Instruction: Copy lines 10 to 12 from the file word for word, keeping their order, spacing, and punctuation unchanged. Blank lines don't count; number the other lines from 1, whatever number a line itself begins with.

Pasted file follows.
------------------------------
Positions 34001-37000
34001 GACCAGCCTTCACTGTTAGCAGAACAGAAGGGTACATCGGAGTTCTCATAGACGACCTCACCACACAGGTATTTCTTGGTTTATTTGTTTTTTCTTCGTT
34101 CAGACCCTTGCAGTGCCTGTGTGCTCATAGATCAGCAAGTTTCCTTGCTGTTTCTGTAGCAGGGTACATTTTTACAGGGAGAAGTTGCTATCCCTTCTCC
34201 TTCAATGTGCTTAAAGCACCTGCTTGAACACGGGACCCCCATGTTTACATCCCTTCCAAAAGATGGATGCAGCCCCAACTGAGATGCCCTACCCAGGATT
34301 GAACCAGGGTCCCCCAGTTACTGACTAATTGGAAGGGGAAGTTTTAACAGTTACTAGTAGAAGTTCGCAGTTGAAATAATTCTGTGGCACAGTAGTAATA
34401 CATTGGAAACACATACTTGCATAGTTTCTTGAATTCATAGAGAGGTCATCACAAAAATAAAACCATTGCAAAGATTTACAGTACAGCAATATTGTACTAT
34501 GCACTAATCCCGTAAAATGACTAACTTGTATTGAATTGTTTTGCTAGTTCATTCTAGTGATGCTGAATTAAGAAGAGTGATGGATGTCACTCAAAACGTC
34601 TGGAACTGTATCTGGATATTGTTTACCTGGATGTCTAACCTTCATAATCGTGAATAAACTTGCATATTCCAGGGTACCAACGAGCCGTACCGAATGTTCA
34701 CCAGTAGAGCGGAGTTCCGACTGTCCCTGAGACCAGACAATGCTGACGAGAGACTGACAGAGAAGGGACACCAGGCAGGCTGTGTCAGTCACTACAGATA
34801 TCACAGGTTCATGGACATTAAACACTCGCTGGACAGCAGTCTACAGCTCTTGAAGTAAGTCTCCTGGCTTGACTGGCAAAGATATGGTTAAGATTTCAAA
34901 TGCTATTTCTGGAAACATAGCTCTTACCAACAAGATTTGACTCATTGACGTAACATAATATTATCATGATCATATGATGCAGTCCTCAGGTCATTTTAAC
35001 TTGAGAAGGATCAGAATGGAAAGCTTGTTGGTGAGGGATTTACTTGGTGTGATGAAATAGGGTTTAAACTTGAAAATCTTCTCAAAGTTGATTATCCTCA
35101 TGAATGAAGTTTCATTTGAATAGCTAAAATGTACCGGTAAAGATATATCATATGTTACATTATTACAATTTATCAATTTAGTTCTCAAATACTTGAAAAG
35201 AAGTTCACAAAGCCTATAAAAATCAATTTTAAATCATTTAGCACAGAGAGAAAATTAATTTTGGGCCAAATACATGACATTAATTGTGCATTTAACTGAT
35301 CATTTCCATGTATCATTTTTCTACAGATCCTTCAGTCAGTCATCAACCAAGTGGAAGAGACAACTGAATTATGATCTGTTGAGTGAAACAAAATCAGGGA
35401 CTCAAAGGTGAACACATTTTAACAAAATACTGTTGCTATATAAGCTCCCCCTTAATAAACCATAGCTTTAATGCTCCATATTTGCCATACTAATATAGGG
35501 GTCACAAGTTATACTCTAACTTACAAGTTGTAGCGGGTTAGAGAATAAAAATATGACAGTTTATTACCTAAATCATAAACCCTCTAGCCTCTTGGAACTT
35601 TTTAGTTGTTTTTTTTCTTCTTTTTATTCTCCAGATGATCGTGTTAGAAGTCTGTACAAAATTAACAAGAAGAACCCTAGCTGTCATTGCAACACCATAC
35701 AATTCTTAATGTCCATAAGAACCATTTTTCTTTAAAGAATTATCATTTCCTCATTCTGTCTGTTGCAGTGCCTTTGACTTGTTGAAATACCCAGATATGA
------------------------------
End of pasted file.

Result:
34801 TCACAGGTTCATGGACATTAAACACTCGCTGGACAGCAGTCTACAGCTCTTGAAGTAAGTCTCCTGGCTTGACTGGCAAAGATATGGTTAAGATTTCAAA
34901 TGCTATTTCTGGAAACATAGCTCTTACCAACAAGATTTGACTCATTGACGTAACATAATATTATCATGATCATATGATGCAGTCCTCAGGTCATTTTAAC
35001 TTGAGAAGGATCAGAATGGAAAGCTTGTTGGTGAGGGATTTACTTGGTGTGATGAAATAGGGTTTAAACTTGAAAATCTTCTCAAAGTTGATTATCCTCA